After lurking a bit and finally deciding that I wanted to be a part of something brilliant, I joined the Daring Bakers, a group that takes on a pastry/baking challenge once a month.
This month's challenge (hosted by Mary at Alpineberry) turned out to be Bostini Cream Pie. (It differs from the original by being served individually instead of as a giant cake (orange chiffon instead of the typical vanilla or butter cake, by the way), and the custard is thinner and not as thick as in the regular version.) I must admit, this was my reaction upon reading it was custard-based:
"Upon seeing the recipe for the first time, visions of failed custards (in the shape of people, read: runny, unset bowls of custard with eyes, noses, and mouths, twig arms and legs dancing in circles with the custard sloshing around on account of it not being set properly -- of the past danced in my head, laughing..."
Right... So it goes without saying that I was more than a bit scared at the idea of making it.
As you can tell (you can't? Hang on, I'll explain the picture!), the custard is thick and creamy, but not uber gelatinous to the point where you poke it and it has a hole that doesn't fill in when you remove your finger. There were some minor lumps and I'm not sure why. I think I tempered the egg mixture properly, and I did strain it. What's really odd, however, was that it didn't have a texture of lumpiness, like tapioca somehow made it's way into my custard, it was just smooth. It was a bit eggy for my taste, though.
No, I forgot to run my finger down the middle to prove that it coats the back of the spoon -- in my case, the spatula. But believe me, it did. I just put this picture up to show you my shortcomings because if you look closely enough, you can see the aforementioned lumps.
The first is a picture of the chiffon batter. (I forgot to snap one before I put the batter into the pans, and before I stuck the pans in the oven.) It was kind of billowy and very light, with hints of orange (tangerine, actually, but it practically tasted like orange). The recipe said to whip the egg whites until soft peaks form, and if anything freaks me out as much as custard, it's whipping egg whites (followed by folding the eggs whites into the batter). I think these were whipped properly, but maybe it wasn't... and maybe I deflated it when I folded the egg whites into the batter... Whatever it was that I did, it didn't seem to rise much higher than the level it was at when I split the batter between to 9-inch pans. (The recipe did say to fill the molds nearly to the top, which I didn't, so perhaps the rise wasn't noticeable except that some of the other DBers' pictures proved otherwise. Which leads me to the conclusion, maybe it's me.)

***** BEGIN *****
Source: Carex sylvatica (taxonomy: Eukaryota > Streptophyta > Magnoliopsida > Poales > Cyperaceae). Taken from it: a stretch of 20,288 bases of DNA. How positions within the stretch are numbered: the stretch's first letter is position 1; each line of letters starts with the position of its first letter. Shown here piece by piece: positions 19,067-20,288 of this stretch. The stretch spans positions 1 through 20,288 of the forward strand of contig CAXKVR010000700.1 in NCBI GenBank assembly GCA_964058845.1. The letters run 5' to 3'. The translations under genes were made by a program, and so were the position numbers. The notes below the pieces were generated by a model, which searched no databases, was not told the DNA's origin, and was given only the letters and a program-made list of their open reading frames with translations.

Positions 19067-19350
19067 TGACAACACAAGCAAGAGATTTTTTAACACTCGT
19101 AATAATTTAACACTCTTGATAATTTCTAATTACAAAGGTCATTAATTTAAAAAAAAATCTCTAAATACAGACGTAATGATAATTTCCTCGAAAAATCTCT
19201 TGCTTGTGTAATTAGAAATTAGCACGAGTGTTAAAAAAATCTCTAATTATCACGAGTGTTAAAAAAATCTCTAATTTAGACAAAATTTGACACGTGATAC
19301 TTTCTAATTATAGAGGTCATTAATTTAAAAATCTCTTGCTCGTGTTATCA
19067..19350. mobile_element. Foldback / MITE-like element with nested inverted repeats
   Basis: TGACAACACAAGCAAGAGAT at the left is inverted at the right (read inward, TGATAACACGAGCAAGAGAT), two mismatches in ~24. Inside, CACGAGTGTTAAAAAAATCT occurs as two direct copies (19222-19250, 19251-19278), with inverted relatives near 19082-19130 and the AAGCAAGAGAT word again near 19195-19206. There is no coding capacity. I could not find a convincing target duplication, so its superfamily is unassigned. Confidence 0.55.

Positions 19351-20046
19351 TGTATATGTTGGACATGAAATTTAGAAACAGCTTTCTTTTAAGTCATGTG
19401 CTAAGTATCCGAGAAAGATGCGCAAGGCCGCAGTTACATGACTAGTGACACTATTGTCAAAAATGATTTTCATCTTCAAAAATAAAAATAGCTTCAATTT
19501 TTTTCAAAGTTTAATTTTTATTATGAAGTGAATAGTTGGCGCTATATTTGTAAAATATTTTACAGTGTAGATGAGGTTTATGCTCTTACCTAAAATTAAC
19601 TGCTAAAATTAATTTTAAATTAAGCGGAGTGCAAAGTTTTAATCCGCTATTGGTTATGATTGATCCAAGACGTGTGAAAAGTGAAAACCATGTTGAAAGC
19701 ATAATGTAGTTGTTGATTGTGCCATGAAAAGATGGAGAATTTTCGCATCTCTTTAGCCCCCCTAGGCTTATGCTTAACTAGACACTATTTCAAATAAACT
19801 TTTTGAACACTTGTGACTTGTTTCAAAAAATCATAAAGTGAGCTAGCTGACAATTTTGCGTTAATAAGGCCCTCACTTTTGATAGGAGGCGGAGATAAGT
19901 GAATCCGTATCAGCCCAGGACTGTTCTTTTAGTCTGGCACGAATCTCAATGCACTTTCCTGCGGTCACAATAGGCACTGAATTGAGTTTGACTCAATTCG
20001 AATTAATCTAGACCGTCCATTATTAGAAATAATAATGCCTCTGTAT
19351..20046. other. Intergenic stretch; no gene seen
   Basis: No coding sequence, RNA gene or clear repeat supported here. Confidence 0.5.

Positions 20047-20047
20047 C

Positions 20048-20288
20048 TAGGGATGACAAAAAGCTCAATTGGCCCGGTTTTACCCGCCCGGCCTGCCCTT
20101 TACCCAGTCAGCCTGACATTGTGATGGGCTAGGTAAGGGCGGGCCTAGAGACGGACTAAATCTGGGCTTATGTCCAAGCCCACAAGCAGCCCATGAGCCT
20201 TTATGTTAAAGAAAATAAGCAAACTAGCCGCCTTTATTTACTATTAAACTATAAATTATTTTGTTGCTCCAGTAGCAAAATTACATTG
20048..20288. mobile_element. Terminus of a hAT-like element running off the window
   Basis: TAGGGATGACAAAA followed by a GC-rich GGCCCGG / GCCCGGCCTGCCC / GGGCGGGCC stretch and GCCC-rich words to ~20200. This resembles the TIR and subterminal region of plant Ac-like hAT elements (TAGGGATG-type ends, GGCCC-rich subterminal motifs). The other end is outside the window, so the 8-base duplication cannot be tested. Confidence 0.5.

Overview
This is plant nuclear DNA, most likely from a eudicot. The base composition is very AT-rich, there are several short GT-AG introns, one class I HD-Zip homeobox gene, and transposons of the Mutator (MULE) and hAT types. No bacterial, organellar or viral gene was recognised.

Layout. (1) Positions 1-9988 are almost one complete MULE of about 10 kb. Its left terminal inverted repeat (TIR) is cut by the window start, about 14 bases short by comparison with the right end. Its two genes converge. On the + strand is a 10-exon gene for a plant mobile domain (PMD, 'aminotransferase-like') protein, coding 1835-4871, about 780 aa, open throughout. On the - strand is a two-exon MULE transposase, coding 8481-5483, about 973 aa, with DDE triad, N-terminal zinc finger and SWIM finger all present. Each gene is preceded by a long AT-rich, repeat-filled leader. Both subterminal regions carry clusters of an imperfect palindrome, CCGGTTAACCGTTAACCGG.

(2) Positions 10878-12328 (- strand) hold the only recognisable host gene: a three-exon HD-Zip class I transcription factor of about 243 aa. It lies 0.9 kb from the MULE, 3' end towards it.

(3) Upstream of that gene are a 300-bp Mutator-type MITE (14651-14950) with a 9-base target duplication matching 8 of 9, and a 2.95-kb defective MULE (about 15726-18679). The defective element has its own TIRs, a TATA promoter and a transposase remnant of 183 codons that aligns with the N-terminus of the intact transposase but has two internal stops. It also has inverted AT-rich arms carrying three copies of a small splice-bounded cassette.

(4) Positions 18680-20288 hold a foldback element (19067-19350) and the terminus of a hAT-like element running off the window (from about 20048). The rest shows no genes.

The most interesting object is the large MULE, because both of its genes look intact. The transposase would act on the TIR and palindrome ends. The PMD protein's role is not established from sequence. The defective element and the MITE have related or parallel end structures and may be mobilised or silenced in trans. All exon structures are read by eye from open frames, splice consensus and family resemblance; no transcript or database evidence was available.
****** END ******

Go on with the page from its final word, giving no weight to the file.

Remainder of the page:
The batter was supposed to be baked in ramekins, but not having any meant I would bake it in two pans and cut out circles. I chose a scalloped-edged round cookie cutter. There were enough circles to give two to each five servings, plus a few extra for snacking -- not to mention the scraps!
The texture was spongy, moist, not crumbly, and it was "kissed" with an orange flavor.
The best way I could think to properly show off the greatness was in mini goblets. A custard layer came first (which was allowed -- I'm so nice! -- to set in the fridge for a while prior to layering), then a cake round followed by some melted bittersweet chocolate with butter, then I repeated the cake/chocolate step and added enough chocolate to fall a bit down the edges in a star pattern (which impressed some people, actually!)
The servings spent the night in the fridge.
For presentation and to dress it up for the pictures, I topped it with shavings of tangerine peel. Besides the prettiness factor, it added an extra burst of orange to each bight.
The chocolate hardened to form a shell. It was the cause of this:
It sank like Titanic, the spoon being the iceberg. But I digress...
The chocolate-orange combination is one of my favorites, which made this dessert a win-win. The warm feel of the chocolate was contrasted nicely by the coolness of the chilled custard, and the sponginess of the cake upped it to a third degree -- creamy custard, hard chocolate pieces, spongy cake. (Side note, I didn't notice the egginess as much when combined with the other components.)